Niacin (B-3) is most prevalent, naturally, in poultry, meat and fish and in enriched bread, cereal and whole grains. Coffee and tea also have small amounts of niacin. Niacin is metabolized from protein, more specifically tryptophan which is the amino acid most well-known for causing that post-holiday turkey-eating sleepiness. People with adequate protein intake are not at risk for deficiency. The disease caused by niacin deficiency is pellagra and was a national epidemic in the early 1900’s before the discovery of the niacin connection. It is estimated that 200,000 people died from pellagra in that time period in the United States. Today, pellagra is mainly found in Africa in famine areas. Niacin is also associated with niacin flush which is a tightening and reddening of the skin and can be quite disturbing to those unfamiliar with it but it is generally harmless. Toxicity is possible with very high supplement doses and can cause stomach upset and even possible liver damage. Consult with your doctor before using niacin supplements. Niacin is very heat stable, therefore very little is lost in the cooking process.

Vitamin B-6 can be found in the muscles of animals so poultry, meat and fish have high quantities. Whole grains again are good sources and carrots, potatoes and bananas are also great non-animal sources. Toxicity of vitamin B-6 is a real concern for those taking excessive supplements such as bodybuilders and woman treating themselves for the symptoms of PMS. Toxicity can potentially result in permanent nerve damage. Deficiency is rare in North America except in cases of very poor diets and alcoholism. Symptoms may include confusion, depression and convulsions. B-6 has been shown effective in the treatment of carpel tunnel syndrome and nausea related to pregnancy but please consult your doctor before trying B-6 supplementation.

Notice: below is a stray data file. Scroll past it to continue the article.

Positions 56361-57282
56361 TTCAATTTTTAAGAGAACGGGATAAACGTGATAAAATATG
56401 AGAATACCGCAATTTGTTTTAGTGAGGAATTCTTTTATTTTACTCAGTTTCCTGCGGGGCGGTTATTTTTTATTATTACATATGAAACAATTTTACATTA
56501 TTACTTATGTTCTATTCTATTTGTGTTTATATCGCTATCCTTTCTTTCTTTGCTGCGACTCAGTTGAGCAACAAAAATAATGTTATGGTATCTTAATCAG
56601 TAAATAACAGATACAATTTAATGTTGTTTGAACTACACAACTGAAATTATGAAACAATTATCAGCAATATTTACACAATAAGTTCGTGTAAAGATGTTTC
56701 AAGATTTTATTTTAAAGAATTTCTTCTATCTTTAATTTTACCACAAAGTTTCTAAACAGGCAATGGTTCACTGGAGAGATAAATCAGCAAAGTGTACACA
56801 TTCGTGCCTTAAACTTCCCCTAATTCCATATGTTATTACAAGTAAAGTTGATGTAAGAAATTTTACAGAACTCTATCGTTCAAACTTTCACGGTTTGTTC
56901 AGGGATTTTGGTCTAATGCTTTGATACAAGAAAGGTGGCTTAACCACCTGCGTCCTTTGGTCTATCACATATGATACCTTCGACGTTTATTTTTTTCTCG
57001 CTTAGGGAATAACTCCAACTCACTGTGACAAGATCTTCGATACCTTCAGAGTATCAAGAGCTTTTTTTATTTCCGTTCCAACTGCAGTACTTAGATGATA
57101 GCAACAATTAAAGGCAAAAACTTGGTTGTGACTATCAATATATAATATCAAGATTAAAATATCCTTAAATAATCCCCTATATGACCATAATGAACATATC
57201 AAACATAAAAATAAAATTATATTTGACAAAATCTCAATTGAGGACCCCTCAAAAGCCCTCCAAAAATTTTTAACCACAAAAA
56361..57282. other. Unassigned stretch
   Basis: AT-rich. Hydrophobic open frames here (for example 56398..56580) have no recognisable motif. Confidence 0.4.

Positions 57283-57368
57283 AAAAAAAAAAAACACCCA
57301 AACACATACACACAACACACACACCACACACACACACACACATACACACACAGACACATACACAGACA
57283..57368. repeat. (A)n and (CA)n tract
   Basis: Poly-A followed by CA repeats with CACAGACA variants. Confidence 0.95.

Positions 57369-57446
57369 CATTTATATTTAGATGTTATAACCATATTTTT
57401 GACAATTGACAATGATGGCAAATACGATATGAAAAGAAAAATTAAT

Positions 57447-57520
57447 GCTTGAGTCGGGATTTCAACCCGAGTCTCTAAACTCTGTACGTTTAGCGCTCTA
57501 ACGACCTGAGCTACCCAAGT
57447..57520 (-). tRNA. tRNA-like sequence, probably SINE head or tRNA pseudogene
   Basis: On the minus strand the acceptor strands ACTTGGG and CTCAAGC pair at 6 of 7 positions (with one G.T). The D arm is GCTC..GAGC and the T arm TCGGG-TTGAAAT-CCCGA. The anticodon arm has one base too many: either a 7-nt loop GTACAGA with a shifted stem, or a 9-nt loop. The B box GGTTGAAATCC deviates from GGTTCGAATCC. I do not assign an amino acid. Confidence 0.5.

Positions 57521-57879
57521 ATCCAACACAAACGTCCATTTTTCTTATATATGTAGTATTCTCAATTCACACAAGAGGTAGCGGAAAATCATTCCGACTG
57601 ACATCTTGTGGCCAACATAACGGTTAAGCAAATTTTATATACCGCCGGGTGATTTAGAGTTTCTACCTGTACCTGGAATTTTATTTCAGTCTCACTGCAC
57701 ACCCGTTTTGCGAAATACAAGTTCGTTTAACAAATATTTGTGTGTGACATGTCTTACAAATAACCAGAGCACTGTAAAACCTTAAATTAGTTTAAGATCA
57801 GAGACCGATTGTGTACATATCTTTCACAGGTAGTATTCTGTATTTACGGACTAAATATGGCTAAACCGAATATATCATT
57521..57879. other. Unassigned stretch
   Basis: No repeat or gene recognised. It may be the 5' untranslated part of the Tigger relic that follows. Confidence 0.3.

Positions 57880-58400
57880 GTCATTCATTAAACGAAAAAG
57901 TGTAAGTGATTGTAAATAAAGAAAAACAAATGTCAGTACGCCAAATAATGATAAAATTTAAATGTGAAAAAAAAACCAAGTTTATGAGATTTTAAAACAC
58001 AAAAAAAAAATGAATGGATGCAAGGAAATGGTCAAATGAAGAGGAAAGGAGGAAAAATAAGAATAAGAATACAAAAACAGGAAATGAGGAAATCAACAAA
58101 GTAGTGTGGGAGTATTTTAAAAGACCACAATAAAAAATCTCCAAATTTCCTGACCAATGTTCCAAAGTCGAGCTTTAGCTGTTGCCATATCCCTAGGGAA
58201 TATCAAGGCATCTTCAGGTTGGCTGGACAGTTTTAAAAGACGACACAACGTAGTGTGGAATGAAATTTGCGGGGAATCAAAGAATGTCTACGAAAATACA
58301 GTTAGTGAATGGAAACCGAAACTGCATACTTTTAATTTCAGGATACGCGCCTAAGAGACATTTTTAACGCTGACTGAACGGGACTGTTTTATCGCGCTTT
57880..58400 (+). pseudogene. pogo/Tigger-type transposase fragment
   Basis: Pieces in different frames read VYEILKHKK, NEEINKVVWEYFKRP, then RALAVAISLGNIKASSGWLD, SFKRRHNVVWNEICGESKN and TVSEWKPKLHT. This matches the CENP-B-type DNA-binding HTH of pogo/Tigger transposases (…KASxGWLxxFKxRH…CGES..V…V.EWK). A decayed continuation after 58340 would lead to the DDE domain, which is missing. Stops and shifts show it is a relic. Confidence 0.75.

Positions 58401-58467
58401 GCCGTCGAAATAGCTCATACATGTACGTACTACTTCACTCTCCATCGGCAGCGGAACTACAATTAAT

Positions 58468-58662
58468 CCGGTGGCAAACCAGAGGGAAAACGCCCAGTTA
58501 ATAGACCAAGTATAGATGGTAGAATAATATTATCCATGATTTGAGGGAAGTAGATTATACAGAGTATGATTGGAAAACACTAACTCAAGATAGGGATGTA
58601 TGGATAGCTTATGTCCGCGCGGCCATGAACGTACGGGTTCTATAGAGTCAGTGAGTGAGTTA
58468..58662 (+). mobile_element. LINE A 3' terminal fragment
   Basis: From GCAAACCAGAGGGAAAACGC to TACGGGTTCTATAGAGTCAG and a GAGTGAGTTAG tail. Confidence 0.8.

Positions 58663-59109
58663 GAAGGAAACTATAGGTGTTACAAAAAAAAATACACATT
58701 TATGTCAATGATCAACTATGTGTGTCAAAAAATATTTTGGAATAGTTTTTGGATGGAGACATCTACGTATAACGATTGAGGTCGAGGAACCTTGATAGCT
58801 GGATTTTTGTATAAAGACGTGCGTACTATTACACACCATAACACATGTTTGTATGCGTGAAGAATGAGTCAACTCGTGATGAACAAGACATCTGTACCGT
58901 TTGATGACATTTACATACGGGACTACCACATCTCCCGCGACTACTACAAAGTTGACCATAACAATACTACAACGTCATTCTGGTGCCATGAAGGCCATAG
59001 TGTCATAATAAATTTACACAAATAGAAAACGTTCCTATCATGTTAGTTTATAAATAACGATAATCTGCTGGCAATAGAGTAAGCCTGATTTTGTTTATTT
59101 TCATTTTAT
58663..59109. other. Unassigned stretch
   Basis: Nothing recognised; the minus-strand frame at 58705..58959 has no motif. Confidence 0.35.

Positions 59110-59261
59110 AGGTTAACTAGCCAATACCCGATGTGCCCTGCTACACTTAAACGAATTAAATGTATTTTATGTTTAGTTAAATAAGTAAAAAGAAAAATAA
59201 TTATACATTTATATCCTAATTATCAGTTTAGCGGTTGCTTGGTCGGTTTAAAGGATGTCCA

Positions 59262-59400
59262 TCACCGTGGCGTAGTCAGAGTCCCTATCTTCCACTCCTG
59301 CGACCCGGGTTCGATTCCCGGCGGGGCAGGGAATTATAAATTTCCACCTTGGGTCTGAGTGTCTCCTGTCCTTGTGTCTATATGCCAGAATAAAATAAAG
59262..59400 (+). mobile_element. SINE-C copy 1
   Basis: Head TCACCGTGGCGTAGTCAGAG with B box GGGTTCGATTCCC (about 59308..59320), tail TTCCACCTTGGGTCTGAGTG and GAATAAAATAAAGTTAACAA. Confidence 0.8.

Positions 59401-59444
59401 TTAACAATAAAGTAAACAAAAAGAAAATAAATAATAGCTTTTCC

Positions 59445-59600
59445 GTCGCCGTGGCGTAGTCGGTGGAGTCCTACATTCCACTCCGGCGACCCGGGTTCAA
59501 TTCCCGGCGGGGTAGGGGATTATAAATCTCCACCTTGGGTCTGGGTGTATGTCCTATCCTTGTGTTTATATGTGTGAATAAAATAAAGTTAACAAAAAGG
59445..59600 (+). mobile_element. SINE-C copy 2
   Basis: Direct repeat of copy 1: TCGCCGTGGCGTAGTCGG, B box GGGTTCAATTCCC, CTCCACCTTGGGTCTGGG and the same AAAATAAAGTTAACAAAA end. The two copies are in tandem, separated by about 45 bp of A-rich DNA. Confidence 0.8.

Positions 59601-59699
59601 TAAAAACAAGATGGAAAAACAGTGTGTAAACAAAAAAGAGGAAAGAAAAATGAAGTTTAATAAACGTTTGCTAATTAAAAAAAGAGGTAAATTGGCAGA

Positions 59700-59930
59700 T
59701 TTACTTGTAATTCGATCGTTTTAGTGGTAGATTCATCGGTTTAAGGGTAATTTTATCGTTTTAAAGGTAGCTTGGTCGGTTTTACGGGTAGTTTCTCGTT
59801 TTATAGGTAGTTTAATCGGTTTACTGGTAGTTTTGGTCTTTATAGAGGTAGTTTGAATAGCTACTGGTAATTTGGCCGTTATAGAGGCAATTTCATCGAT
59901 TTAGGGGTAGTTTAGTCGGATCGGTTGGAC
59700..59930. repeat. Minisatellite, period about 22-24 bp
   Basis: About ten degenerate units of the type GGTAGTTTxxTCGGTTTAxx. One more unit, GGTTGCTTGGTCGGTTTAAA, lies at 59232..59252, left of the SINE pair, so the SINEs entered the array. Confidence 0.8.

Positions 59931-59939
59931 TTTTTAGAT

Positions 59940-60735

Eating whole grains, lean meat and fish are excellent ways of getting your daily amount of these B vitamins. And don’t forget the bananas!vitamin b

The remaining B vitamins: Pantothenic Acid, Biotin, Folate and B-12. Many of the B vitamins are found in whole grain which is why when grains began to be processed and refined there was an increase in vitamin B deficiencies. To combat this problem, vitamins were added back to processed food such as bread, cereal and ground flour, it is called “enriched” flour on labels. Unrefined or whole wheat (or grain) flour is healthier but it will go bad much faster than the refined flour because the germ of the grain contains oil that will go rancid. It’s best to use whole wheat flour quickly or store it in the freezer for longer storage.

Pantothenic Acid comes from the Greek word pantothen, which means “from every side” because this particular B vitamin is found in many, many foods. Common sources are animal products and vegetables. Unprocessed foods are a better source of this vitamin because it can be easily stripped away or destroyed in processing methods. There is no known case of deficiency of pantothenic acid unless it has been produced in a laboratory. This vitamin is used in the body to assist with the breakdown of carbohydrates, fats, proteins and alcohol.